Our second team was librarian Bobby Smiley and assistant professor Alexis Wells-Oghoghomeh. Wells-Oghoghomeh opened her comments by saying, “Bobby and I were a match made in collaborator heaven.” She saw this collaboration as a vital aspect of the project and doesn’t think it would have been executed as well without both of their expertise in the project. In her class, Slave Thought, Wells-Oghoghomeh had her students curate a digital archive on a topic of their choice. She scaffolded the project so that students were building throughout the entire semester and they were receiving feedback along the way. The four parts of the project were a research question, an annotated bibliography, a 5-7-page narrative, and finally the exhibit itself. Students got to choose their topic, but they were assisted in creating a topic that was manageable and would be effective for this project.
Smiley entered the conversation also expressing his appreciation for the collaboration, naming and celebrating that projects like these give him an opportunity to work closely with faculty, and in this case, teach in his subject area. In addition, he has done work at other points of his career in the digital humanities. The original intent of the collaboration was for Smiley to do an information session for the class about research. However, upon hearing about the project, he realized that the web publishing platform Omeka would be a great fit for the project, and that he could help students learn the system as they developed their research. As a part of the class, Smiley did an information session and also met with each student to help them with their projects and assist them in developing their research along the way. He commented, “It is important that we think about the research process and make manifest for students the invisible layer of knowledge that we assume students have access to.” By helping students with their research process and development of their archive, both Smiley and Wells-Oghoghomeh saw that students needed more one on one help than they had originally thought. This is why this collaboration was so helpful and both were clear that they benefitted from it and the student projects did as well.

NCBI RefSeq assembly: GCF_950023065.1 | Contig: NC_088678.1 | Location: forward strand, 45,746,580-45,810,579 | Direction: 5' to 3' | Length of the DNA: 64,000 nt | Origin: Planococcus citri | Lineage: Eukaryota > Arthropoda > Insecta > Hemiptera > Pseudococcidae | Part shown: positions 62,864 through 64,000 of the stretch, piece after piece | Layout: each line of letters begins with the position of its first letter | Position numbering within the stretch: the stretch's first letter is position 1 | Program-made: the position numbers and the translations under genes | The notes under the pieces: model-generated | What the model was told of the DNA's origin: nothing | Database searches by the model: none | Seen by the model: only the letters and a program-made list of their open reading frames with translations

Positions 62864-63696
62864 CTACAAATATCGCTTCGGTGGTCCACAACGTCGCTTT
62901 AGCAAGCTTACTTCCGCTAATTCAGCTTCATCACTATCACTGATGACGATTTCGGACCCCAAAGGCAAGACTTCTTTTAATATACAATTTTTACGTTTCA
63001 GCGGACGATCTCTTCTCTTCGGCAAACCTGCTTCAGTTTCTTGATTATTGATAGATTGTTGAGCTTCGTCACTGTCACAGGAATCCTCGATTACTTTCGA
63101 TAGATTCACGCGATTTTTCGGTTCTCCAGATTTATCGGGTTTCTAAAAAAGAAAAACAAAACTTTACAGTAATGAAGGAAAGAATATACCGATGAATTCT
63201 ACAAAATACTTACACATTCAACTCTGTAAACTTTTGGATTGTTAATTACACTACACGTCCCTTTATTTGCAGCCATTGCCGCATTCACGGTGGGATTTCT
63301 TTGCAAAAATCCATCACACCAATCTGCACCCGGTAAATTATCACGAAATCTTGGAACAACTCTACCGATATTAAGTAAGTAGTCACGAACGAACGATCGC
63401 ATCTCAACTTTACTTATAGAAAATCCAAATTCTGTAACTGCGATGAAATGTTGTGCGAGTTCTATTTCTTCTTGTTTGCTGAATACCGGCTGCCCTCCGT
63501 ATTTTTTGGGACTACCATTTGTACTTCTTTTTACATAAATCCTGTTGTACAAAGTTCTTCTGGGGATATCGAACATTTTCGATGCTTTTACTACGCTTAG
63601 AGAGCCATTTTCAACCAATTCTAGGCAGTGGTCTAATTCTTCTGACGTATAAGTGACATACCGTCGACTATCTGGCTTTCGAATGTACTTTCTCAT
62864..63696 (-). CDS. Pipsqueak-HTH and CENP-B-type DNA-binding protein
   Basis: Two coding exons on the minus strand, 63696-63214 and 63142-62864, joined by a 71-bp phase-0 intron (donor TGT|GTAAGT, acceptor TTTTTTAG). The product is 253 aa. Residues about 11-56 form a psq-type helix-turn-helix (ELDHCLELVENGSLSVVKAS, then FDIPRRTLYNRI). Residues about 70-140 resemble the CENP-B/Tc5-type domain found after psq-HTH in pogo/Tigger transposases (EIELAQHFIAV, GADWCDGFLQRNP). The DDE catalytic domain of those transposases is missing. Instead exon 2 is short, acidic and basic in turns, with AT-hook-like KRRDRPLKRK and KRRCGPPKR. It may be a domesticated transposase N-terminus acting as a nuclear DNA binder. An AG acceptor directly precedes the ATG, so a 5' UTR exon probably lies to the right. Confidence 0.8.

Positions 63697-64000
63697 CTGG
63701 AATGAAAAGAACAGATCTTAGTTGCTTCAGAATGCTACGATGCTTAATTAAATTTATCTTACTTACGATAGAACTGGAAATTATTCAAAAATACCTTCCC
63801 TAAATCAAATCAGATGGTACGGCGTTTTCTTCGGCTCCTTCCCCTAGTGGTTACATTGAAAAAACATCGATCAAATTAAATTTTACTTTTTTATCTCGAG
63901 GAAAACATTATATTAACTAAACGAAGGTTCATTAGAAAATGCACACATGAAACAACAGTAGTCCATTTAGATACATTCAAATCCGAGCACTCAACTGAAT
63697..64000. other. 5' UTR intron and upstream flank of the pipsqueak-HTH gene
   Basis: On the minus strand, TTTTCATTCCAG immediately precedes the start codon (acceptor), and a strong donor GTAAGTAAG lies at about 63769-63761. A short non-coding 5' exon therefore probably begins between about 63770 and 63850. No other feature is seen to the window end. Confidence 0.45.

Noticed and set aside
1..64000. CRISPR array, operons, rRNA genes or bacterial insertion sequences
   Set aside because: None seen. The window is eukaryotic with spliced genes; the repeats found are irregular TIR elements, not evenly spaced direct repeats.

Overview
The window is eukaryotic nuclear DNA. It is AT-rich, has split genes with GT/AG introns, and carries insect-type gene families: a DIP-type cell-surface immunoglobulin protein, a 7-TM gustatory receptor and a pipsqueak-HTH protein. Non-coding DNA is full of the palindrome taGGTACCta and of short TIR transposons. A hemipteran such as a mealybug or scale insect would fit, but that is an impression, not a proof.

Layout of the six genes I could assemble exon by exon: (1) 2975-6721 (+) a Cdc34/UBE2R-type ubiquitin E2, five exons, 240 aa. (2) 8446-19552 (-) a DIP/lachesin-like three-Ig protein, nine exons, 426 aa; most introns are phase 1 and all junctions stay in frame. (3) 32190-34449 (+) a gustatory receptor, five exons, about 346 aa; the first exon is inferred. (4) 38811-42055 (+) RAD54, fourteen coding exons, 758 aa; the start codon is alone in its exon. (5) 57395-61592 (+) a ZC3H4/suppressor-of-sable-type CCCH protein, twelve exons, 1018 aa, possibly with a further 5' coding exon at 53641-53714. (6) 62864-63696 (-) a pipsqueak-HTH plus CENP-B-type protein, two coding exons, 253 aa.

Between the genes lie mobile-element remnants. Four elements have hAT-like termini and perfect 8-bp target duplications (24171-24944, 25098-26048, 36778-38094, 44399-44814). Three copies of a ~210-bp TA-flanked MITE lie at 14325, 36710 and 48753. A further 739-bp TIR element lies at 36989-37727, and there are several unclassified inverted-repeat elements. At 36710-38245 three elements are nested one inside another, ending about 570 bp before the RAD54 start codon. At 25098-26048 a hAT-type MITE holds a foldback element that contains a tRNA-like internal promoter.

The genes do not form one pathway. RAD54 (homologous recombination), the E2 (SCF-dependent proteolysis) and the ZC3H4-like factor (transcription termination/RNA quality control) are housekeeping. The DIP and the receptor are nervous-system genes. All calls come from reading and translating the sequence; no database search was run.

As we opened the floor for discussion one of the most generative questions was, “Do you think you will approach future student assignment differently because of what you learned from these collaborations?” Bjork-James remarked that she realized that she does want the TA to take the responsibility of mentoring during the digital literacy project and to help students develop their work. She also named that she is interested in exploring other resources on campus to see what other projects and ideas might develop. Wells-Oghoghomeh named that through this project she learned the vast capacities of the librarians. She remarked that Smiley is a part of her teaching team now. The collaboration was so valuable that she wants to continue developing it and making sure that all of her students have an opportunity to learn the research process and potentially try something more creative than the production of a paper in her courses. The collaboration also changed the way she looks at assignments. She said, “If I can imagine it, somebody can help me do it.” Both teams were positively affected by their collaboration and the work they put into the digital media assignments in their courses.
The major takeaway from the conversation was that we are better when we put the time and effort in to work together. If we think of teaching as an isolated art, we only have the capacity that is within ourselves. However, if we think of our teaching as a possible point of collaboration across the university, we utilize resources better, offer our students a richer experience and expand to more possibilities in our assignments. This is the gift of collaboration and why it is helpful, and often necessary, to combine forces.